With snap lockdowns seemingly part of the ongoing COVID-19 landscape, advocates are calling for more support for affected small businesses, implemented more quickly and with less uncertainty in the mix.
But one business owner says she would much rather see an alternative to lockdowns altogether.
The debate comes amid Victoria’s latest seven-day lockdown — an attempt to quash a COVID-19 outbreak that originated in the South Australian hotel quarantine system.
Over the weekend, the Victorian state government announced a $250 million support package for small businesses, offering $2,500 to $3,500 grant payments for small businesses and sole traders affected by the snap lockdown.
But, there has been a conspicuous lack of tailored support from the federal government — something Victoria’s Acting Premier James Merlino is none too pleased about.
At a press conference on Sunday, Merlino pulled no punches in his criticisms of the Morrison government, saying the state government asked “multiple times” for support for Victorian workers.
“The unrelenting answer has been no,” he said.
“Victorian workers deserve more from the federal government, and I am beyond disappointed that the answer from the Prime Minister and from the Treasurer has been not to talk in further detail about the package,” he added.
“For the Prime Minister and the federal Treasurer to say ‘no’ is a disgrace and it should make every Victorian angry.”
Five new cases of COVID-19 were recorded on Monday, bringing the total number of active cases in Victoria to 54.
The Acting Premier has not ruled out an extension of the lockdown measures.
Melissa Glentis is the owner of Dilly Daly, a cafe based just off of Melbourne’s Chapel Street.
Speaking to SmartCompany, Glentis says she has been forced to stand down her causal staff for the seven-day lockdown “which is heartbreaking”, she says.
Her full-time team members are working as much as they can.
“But if this lockdown lasts any longer … we’re going to start to see full-time employees being stood down with no pay as well.”
That’s something she doesn’t want to put her team through. But it could also be damaging to her business.
Employees may be forced to look for work elsewhere. Then, when she can reopen, it feels like “starting from scratch”, she says.
“It’s absolutely beyond frustrating at this point.”
Just speaking to Glentis over the phone, that frustration is palpable. But, for the most part, it’s frustration with the state government — not the federal government.
For her, lockdowns feel like a knee-jerk reaction. And support for the small businesses affected seems to come as an afterthought.
As a small business owner, she has contingency plans in place for all kinds of things. When it comes to supporting businesses like hers through snap lockdowns, the state government seems to have no such thing.
“It’s a constant afterthought,” she says.
While things are made more difficult without JobKeeper, Glentis accepts that the federal government can only dish out so much.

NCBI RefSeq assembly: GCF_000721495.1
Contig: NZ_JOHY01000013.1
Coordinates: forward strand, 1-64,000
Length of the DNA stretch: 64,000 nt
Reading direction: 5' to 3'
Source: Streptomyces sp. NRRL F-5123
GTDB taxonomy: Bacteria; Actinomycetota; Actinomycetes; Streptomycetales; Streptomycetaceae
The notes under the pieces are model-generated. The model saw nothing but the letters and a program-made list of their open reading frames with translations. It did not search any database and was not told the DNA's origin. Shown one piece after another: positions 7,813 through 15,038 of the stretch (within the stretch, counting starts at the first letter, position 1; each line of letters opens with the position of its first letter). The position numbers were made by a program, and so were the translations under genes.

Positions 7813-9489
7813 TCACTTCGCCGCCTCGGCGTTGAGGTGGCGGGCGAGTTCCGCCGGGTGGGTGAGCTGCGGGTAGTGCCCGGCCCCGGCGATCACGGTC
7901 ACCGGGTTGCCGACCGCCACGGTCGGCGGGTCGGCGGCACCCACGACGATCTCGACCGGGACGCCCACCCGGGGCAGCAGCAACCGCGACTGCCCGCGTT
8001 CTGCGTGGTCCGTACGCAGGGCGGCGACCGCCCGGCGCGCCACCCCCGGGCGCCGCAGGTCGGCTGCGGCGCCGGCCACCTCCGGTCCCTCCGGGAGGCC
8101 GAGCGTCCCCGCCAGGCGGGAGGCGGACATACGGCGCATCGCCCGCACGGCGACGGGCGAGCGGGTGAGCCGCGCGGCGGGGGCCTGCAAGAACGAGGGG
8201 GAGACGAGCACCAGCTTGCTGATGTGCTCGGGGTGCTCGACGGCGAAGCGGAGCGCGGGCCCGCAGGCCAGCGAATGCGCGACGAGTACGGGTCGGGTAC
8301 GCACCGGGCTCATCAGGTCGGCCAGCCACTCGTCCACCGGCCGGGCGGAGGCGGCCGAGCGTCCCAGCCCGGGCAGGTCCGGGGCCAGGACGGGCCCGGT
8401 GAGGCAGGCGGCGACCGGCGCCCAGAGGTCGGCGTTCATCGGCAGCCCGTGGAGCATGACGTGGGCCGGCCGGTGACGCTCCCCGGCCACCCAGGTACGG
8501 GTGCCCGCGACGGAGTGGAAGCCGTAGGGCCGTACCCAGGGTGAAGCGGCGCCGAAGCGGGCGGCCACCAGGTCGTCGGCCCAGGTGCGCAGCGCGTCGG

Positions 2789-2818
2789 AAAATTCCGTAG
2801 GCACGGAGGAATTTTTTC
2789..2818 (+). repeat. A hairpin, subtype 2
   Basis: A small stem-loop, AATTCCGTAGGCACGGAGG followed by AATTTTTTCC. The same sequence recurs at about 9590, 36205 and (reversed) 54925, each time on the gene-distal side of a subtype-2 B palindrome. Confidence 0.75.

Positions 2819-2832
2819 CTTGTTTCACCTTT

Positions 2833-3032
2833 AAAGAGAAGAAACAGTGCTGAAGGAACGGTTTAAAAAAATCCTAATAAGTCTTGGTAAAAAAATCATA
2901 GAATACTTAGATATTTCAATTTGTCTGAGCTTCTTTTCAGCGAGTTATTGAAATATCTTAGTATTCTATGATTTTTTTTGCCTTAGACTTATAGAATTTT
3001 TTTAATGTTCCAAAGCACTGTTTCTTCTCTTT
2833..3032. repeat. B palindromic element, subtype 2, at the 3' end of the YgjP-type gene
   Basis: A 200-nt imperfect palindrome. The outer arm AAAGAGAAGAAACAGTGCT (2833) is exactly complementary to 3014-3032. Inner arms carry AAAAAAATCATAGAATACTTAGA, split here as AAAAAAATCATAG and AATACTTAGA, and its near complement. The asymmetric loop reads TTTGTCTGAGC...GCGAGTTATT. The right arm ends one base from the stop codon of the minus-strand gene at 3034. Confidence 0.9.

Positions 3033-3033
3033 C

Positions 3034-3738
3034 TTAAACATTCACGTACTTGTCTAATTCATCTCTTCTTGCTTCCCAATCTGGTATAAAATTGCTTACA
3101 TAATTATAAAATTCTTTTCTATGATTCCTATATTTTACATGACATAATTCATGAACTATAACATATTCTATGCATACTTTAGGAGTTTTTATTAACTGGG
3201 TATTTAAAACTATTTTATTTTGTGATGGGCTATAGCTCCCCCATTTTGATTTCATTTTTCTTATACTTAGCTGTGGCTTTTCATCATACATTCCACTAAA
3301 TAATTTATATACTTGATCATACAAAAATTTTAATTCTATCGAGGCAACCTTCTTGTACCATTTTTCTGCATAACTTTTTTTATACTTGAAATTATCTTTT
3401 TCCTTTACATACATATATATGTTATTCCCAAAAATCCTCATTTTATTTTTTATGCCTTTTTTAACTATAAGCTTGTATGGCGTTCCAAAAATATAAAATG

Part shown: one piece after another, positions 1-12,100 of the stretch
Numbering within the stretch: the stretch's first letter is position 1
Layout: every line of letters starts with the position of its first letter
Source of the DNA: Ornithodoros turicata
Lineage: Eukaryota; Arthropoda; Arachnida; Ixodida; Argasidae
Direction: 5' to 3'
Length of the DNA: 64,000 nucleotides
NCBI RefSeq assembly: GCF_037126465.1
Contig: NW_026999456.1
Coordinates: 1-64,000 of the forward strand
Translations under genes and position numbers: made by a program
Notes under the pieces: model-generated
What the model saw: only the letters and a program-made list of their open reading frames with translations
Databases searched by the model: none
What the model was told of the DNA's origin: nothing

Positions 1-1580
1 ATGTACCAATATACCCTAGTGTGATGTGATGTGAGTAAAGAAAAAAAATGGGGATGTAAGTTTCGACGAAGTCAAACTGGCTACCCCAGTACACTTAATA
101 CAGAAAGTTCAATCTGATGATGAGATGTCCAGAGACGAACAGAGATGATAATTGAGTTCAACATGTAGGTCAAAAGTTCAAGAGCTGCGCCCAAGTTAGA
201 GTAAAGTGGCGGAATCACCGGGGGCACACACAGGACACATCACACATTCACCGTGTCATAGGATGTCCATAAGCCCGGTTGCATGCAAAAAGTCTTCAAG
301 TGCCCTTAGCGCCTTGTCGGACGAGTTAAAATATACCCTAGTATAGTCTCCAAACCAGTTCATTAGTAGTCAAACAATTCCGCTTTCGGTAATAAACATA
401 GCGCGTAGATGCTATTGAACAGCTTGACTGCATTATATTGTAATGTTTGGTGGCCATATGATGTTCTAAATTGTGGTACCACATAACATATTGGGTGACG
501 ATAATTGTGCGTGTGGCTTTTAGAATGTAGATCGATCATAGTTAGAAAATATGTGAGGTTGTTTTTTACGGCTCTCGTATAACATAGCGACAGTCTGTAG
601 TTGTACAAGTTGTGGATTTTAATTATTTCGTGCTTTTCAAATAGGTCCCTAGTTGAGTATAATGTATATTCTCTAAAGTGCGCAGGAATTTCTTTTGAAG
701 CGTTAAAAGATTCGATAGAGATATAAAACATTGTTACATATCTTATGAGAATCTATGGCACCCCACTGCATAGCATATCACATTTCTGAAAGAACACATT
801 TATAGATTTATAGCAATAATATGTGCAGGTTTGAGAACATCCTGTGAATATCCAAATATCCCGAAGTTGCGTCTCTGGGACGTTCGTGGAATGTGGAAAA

As a solution, the wage subsidy is “not sustainable for our economy”, she says.
“The Victorian government needs to take a good hard look at themselves and look at other ways of managing these outbreaks rather than just locking down the entire state and then asking for federal government support.”
Elsewhere, small business associations and advocates are calling for the state and federal government to work together to provide further support, and certainty, for small businesses.
“The hospitality industry has been one of the hardest hit by COVID-19 lockdowns,” Brendan Leeds, founder and chief of hospitality networking site Clipboard tells SmartCompany.
“With no certainty or security through these snap lockdowns, many businesses — cafes, venues, restaurants — will be forced to close their doors,” he adds.
That uncertainty is not only bad for business. Leeds is concerned about the “serious effect on mental health”, both for business owners and their staff members, who are often low-income earners.
“It is vital that the support measures are implemented quickly with a focus on providing security,” he adds.
The Council of Small Business Organisations Australia (COSBOA) has called on the National Cabinet to work together to create a consistent support framework for small businesses affected by snap lockdowns.
In New Zealand, for example, businesses placed into level-two restrictions or beyond for seven days become automatically eligible for financial support.
“Our friends across the Tasman are ahead of us in this area,” COSBOA chief executive Peter Strong said in a statement.
More than 12 months into the pandemic, we know snap lockdowns remain a real possibility for Australian cities, he said.
“There’s no excuse for not having a nationally consistent business support payment ready to be activated when a lockdown is called.”
Australian Retailers Association (ARA) chief executive Paul Zahra said in a statement that some small businesses “are at a breaking point”.
While the Victorian support package is welcome, the grant funding available doesn’t go far enough to cover the losses small businesses will incur over this lockdown period, he argued.
“The virus remains an ongoing threat,” Zahra said.
Without a full vaccine rollout, we can still expect to see further lockdowns, and not only in Victoria.
“With that being the case, we need to ensure government lifelines remain in place.”
Are snap lockdowns the right response to COVID-19 outbreaks? Should there be more JobKeeper-style support for small businesses? Let us know what you think in the comments below.